As part of the amended complaint, Popoli listed details of alleged violations of the Florida Whistle-blower’s Act and Public Records/Sunshine Laws by the City of High Springs and requests “compensatory damages, reasonable front pay, lost wages and benefits, including, but not limited to compensatory time and other remuneration, and attorneys fees and costs pursuant to ss. 112.3187, Fla. Stat. (2011), and any other and all further relief as this court deems just and proper.”

As part of Popoli’s amended complaint he stated that when the city was under the previous mayor, whenever he was in City Hall and saw Popoli’s attorney in the building, he would ask employees why the attorney was there. Five minutes later a member of the High Springs Police Department would appear and stand over his attorney or sit close by until she finished reviewing the records she had asked to see. “If it happened once in a while, I would have thought it was by accident,” Chapman said, “but it happened often.”

In a recent interview, Chapman said, “Shortly after I announced I was the attorney for Mr. Popoli, I was followed from a commission meeting all the way to my gate at home, which is in another city. After I filed the amended complaint I have had a police officer sit next to me at Bev’s at breakfast three times and lunch once. There are plenty of other vacant tables available to him in the restaurant. Amazingly, he is never there first. He always follows me in and sits right next to me. You might ignore it if it happened once or twice, but when it happens that often, it’s hard to pass it off as just coincidence,” she said. She cited several additional instances where an officer sat intrusively close to her in other settings, including at city meetings. “They are trying to intimidate me,” she said.

“My client continues to suffer retaliation because he continues to request documents that are being withheld from his counsel as he tries to exercise his right to make himself whole from the city’s unlawful action,” she said. “He is still unemployed and has been for over a year. This is a man who was a model employee,” she said. “His performance was so exemplary that he was honored by being selected as the city’s ‘Employee of the Year’ in 2008.”

Several other specific instances where Chapman has made requests for public records on her client’s behalf, which she says “still have not been provided,” and instances of additional harassment and intimidation toward her as Popoli’s attorney are listed in Popoli’s amended complaint.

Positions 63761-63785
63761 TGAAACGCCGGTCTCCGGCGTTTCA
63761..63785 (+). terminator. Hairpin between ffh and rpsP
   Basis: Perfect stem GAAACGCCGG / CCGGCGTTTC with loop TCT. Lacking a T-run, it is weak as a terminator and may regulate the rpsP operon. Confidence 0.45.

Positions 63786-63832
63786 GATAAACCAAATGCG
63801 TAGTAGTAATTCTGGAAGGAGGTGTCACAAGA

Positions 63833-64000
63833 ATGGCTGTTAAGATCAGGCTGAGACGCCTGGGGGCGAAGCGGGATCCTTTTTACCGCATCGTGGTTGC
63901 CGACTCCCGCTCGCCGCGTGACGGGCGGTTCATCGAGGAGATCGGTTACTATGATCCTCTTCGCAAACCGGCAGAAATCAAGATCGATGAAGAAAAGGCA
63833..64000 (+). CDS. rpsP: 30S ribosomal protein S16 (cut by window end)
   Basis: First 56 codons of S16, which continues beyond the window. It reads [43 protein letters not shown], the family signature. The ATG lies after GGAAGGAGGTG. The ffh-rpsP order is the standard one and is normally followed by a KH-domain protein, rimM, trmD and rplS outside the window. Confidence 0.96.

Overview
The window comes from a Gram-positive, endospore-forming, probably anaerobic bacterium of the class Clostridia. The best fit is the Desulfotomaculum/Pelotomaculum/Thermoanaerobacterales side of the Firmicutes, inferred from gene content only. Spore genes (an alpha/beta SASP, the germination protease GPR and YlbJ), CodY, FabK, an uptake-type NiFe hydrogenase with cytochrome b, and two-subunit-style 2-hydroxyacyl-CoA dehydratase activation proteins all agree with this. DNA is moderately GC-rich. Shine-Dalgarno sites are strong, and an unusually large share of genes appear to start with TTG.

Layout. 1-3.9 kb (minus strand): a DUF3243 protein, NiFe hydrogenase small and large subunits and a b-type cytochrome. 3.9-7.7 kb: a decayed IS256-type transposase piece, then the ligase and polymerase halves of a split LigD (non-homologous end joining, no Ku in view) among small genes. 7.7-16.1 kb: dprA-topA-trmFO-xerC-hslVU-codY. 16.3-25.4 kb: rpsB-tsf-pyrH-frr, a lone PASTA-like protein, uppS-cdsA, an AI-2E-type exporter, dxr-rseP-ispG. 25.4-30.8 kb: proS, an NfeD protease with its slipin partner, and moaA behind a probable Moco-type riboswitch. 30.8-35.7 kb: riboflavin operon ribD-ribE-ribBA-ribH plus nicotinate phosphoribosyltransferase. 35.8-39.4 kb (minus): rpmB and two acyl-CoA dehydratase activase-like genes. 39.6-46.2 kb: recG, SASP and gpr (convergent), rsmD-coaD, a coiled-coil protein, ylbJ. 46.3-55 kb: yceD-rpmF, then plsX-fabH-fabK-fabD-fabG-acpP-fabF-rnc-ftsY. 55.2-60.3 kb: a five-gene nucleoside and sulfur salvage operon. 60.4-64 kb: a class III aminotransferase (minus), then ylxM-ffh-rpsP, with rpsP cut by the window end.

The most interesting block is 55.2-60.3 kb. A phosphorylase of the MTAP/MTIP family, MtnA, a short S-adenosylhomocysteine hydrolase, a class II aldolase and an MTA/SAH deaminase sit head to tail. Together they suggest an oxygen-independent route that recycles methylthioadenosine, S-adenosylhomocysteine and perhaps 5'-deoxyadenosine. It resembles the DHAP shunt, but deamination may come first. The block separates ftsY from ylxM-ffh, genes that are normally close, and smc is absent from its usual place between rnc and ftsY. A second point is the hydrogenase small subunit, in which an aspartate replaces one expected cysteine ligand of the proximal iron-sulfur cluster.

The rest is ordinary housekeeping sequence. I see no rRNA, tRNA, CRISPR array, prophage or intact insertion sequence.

At this time, the city has responded to the amended complaint. Both sides are now engaged in discovery, which is a sharing of evidence between the two sides so that the strength of the cases may be gauged.

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Howard retains Hawthorne Commission seat

HAWTHORNE – The Hawthorne City Commission election was finalized Tuesday night, June 11, with incumbent Tommie Howard winning seat one over his opponent Harry Carter.

Carter had previously served as a commissioner, however could not defeat the current vice mayor. After all ballots were counted, the final tally would show Howard receiving 126 votes to Carter’s 35.

The two men have been friends and members of the American Legion Post 230 for several years, leading to clean campaigns and a good race.

“Everything was very positive on both sides,” Howard said. “I’ve known my opponent for a long time, and it was a good race.”

Howard says that even had he not won his re-election bid he would have still been active in Hawthorne government. His main goal now is to continue to encourage citizen participation in commission meetings, as well as getting a senior citizen facility for the city.

“We have the highest percentage of senior citizens in Alachua County and they deserve a new facility,” Howard said.

Commission members Matthew Surrency and William Carlton also retained their seats, running unopposed for seats five and three respectively. The appointment of mayor and vice-mayor will take place at the Tuesday June 18 commission meeting.